Race Inquiry Digest (May 21) – Important Current Stories On Race In America

Feature – The Moral Beauty of Michael Curry’s Royal Wedding Sermon. His sermon began citing the Song of Solomon: “Love is as strong as death … its flashes are flashes of fire, a raging flame.” From there he worked up a theme of love as fire. Dr. Martin Luther King saw power in love, Curry said: “Don’t underestimate it.” Then he cited “an old medieval poem that says, ‘Where true love is found, god himself is there.’” Presumably he meant the ubi caritas hymn, whose refrain translates as, “Where charity and love are, God is there.” Read more 
Watch : A Devastating Story of Hate and Murder. On February 22, 2017, Adam Purinton, a United States Navy veteran, walked into Austin’s Bar in Olathe, Kansas and singled out two South Indian men, Srinivas Kuchibhotla and Alok Madasani, who were there enjoying happy hour. “He approached them, asking, ‘Are you here illegally?’” Watch the documentary here.
Why America needs truth and reconciliation after Trump. Reconciliation is only possible when you start telling the truth. And while reconciliation is not complete justice—justice demanding, as it does, accountability and at least compensation—it makes it possible to move forward. Read more 

Australia confiscated 650,000 guns. Murders and suicides plummeted. Friday’s shooting at Santa Fe High School in Santa Fe, Texas seems bound to kick off another national conversation about gun control. It is worth considering, as one data point in the pool of evidence about what sorts of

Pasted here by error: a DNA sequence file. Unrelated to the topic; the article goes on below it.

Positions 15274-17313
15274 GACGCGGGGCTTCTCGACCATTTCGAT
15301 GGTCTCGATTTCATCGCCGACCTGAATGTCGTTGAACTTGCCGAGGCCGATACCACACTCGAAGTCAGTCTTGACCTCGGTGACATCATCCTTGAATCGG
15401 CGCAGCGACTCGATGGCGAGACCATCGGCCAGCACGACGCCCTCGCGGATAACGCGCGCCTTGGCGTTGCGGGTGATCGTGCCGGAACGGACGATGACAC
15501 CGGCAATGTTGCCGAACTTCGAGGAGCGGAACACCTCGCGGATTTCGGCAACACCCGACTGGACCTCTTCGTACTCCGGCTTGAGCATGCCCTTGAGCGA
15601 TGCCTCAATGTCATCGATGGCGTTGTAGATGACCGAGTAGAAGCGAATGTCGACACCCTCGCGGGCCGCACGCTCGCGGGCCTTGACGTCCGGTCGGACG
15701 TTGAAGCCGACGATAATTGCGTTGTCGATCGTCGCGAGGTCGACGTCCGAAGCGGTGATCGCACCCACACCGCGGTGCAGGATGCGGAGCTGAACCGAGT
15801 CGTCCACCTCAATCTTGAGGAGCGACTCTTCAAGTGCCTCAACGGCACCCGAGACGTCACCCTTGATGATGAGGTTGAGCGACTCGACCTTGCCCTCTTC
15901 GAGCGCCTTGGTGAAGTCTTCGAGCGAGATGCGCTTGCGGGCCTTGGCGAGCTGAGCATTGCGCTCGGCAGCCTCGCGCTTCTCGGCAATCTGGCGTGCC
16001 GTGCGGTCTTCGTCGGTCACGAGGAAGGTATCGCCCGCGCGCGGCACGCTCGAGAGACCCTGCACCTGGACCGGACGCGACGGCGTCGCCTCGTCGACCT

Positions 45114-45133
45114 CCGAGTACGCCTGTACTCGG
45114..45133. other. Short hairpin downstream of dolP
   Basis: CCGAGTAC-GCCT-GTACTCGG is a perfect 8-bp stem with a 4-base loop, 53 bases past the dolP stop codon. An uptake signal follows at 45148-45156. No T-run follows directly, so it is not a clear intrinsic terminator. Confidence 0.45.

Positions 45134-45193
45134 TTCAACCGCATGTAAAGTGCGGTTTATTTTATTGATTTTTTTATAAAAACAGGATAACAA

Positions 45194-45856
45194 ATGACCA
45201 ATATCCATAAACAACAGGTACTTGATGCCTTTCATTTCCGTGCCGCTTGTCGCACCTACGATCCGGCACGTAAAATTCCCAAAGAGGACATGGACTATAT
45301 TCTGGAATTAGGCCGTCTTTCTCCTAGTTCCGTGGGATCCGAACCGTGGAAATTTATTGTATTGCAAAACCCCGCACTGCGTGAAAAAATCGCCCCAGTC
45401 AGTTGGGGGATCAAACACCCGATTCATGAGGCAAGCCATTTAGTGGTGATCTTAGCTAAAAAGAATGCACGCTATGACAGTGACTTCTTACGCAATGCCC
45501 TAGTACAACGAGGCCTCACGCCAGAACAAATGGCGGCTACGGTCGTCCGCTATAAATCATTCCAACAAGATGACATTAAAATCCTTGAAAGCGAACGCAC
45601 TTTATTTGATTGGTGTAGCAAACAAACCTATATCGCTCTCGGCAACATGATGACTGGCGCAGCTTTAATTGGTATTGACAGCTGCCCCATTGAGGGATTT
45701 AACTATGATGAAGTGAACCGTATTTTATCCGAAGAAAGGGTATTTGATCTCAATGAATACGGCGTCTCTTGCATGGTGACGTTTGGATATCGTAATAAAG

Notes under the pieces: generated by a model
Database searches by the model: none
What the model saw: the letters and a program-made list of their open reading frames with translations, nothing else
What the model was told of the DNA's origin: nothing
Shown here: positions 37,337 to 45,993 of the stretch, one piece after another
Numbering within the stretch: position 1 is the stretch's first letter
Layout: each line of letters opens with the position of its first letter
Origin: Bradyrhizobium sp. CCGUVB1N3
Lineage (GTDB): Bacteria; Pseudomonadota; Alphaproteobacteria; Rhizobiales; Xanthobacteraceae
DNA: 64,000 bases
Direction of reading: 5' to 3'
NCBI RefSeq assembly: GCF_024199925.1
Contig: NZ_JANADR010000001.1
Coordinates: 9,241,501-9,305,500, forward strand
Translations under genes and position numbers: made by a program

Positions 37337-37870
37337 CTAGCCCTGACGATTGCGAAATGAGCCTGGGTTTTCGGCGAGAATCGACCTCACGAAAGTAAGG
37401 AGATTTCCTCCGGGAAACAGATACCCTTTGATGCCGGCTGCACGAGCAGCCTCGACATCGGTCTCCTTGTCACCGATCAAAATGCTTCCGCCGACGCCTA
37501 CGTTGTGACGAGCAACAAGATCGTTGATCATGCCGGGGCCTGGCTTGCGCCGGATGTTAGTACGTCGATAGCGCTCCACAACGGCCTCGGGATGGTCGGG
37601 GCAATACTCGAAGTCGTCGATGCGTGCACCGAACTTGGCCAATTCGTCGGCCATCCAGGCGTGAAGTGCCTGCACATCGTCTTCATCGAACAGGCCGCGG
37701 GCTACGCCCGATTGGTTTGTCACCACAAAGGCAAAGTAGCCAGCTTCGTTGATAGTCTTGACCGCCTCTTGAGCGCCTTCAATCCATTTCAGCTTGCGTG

gun control policies do and do not work, the experience of Australia. Read more 
Why America needs a new approach to school desegregation. Despite all the time and effort invested desegregating the nation’s schools over the past half century, the reality is America’s schools are more segregated now than they were in 1968. Read more

Gentrification: Reversal of Historic White Flight Is Creating a New Black Flight. The debate over gentrification is alive and well, with communities across the country discovering that the influx of new neighbors — ones that once fled cities like Houston, Los Angeles, New York, Oakland and more — is bringing more than shiny new Starbucks to their neighborhoods, namely, rising rents and higher incidences of 911 calls on longtime residents. Read more 
The History of Lynching and the Present of Policing : A new documentary on Michael Brown comes just in time. Stranger Fruit, Jason Pollock’s documentary about the police shooting of Michael Brown four summers ago, was released nationally on April 3 and will premiere on Starz next month. The film’s investigation of Brown’s killing invites us to grapple with a difficult legacy, and in so doing, challenges us to pursue a more just future. Read more
Black, Female and Running for Governor: Can She Win in the South? Stacey Abrams, center, a Democratic candidate for Georgia governor, posing with supporters. She is trying to win a statewide election in the Deep South without relying on conservative-leaning white voters. Read more 

The demise of the white majority is a myth. The tale of the coming white minority has roiled American politics. A recent political science study shows that white anxiety over lost status tipped the last election to Donald Trump, and Democratic Party leaders are banking on changing demography for a brighter destiny. But rumors of white America’s demise have been greatly exaggerated. That’s because the prevailing definition of whiteness is stubbornly stuck in the past. Read more 
Trump Judicial Nominees Threaten The Legacy of Brown v. Board. Linda Brown (left) with her parents Leola and Oliver and little sister Terry Lynn stand in front of their house, Topeka, Kansas, 1954. The Browns sued the Kansas Board of Education when Linda wasn’t allowed to attend a nearby school because it was segregated. Read more 

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